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Credit card debt can be very expensive. But if you're paying only the minimum when you can afford to do more, it could be that your past is to blame.
When you carry a balance on one or more cards from month to month, you wind up paying far more for the items charged as interest stacks up, and wiping out that balance can take decades.
But paying off a credit card isn’t always a simple task. While it’s important to understand how the interest on such debt works against you, managing credit card debt isn't always a case of "if you know better, you’ll do better." For those of us with a history of long-term financial hardship, this is especially true.
My own financial track record proves this. Despite understanding how carrying credit card debt could hurt me, I didn’t make a significant effort to pay it off. First, because poverty didn’t allow it, but later because old patterns are simply hard to change.
Understanding the true cost of credit card debt can provide an added incentive to "do better," but taking action requires means and, in some cases, shedding years of faulty thinking and emotional attachment to money. First, let’s talk about that incentive.
If you carry about $7,000 in credit card debt and make the minimum payment only, it will take over 32 years to pay it off and cost $13,300 in total interest. While $7,000 in credit card debt may seem like a lot to folks who pay their balances each month, found this is approximately how much people who carry revolving credit card debt owe, on average.
The minimum payment is just that: the smallest amount you can get away with paying without running into trouble with your credit card issuer. Doing more than the minimum — even by just a little bit — can have a major impact on the cost of your debt.
For example, if you receive a $2,000 income tax refund this year and use it to get a jump-start on a credit card balance, moving back to minimum payments after that, you’ll shave about four years and $4,000 off the debt payoff.
If you double the minimum payment each month, it will take about eight and a half years to pay off the balance, and cost $3,300 in interest, a full $10,000 less than making the minimum only.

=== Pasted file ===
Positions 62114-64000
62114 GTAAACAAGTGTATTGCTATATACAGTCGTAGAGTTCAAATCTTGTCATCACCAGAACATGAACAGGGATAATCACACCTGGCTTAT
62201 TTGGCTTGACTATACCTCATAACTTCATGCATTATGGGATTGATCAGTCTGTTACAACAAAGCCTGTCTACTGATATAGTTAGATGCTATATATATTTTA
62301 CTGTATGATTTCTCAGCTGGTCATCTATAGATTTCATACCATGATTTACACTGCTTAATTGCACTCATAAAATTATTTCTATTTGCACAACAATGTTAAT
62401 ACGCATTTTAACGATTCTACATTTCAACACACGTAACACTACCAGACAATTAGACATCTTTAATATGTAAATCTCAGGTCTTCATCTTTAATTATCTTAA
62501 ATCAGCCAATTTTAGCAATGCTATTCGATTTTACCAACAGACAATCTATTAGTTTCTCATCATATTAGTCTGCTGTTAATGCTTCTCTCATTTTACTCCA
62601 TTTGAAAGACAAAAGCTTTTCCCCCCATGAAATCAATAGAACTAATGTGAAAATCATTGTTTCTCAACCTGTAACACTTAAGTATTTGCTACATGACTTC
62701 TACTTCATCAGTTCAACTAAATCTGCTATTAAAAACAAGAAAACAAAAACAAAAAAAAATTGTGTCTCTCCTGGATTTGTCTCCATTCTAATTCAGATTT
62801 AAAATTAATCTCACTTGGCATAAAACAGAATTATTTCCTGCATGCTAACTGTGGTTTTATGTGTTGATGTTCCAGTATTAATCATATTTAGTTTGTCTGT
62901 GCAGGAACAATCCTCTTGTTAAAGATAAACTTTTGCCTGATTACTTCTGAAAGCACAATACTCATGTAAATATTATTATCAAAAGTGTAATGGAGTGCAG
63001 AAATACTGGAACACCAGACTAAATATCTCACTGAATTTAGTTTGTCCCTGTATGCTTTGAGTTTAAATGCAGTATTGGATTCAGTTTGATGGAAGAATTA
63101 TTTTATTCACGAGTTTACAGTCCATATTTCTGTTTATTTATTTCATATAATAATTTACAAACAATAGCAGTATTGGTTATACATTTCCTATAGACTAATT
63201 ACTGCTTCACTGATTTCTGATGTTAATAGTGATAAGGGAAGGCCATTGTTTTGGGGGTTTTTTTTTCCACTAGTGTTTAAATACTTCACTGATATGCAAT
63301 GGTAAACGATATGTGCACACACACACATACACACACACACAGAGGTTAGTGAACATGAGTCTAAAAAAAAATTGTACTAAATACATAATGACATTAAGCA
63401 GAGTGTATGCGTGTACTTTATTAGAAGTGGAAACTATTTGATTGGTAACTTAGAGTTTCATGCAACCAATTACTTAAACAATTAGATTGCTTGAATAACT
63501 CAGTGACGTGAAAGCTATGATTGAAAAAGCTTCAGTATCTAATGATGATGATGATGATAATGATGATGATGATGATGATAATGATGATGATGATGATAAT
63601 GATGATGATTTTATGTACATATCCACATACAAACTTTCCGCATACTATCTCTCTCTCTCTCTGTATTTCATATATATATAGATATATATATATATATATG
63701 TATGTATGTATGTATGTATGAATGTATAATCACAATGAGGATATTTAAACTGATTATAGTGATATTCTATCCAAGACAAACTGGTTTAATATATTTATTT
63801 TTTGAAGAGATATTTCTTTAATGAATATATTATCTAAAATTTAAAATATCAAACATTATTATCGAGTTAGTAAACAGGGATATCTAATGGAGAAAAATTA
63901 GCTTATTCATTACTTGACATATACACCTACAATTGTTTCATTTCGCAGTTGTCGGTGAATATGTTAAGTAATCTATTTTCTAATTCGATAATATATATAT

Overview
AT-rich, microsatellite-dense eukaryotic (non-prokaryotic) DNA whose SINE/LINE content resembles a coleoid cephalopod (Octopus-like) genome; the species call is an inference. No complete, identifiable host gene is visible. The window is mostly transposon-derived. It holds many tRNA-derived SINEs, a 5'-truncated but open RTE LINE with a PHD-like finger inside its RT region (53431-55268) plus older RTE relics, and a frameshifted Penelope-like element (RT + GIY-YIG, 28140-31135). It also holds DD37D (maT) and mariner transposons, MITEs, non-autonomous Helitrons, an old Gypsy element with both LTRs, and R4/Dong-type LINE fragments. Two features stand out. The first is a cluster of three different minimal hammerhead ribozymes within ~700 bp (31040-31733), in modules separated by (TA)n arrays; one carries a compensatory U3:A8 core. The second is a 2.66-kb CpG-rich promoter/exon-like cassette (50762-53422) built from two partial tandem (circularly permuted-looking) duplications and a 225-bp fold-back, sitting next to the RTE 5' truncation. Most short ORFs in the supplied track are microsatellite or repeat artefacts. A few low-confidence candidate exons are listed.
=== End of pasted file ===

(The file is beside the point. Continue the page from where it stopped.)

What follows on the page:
If you’re able, to get your credit card debt paid off by paying more than the minimum payments. You’ll also need to either stop charging more or resolve to pay off each month’s new purchases on top of your overall debt payment. A combination of making a budget, finding ways to save on expenses and boosting your income with a side gig can be very powerful.
The debt snowball method is one empowering strategy. You pay off credit balances from the smallest to the largest, which gives some quick signs of progress. Don’t close cards as you zero out the balance, though. The only thing better than having a stash of cash in your emergency savings is having that cash and access to your lines of credit.
Now that we have the math out of the way, let’s talk about what could be standing in the way of you paying off your debt.
Saving all of this money on interest assumes you can make more than the minimum payment. And sometimes, that’s just not possible. As of 2019, 34 million Americans were living in poverty, according to the U.S. Census Bureau. Within the past year, many more were affected by the pandemic — facing job loss, reduced hours or hefty medical bills — and fallout from natural disasters, all of which can make it difficult to pay the bills.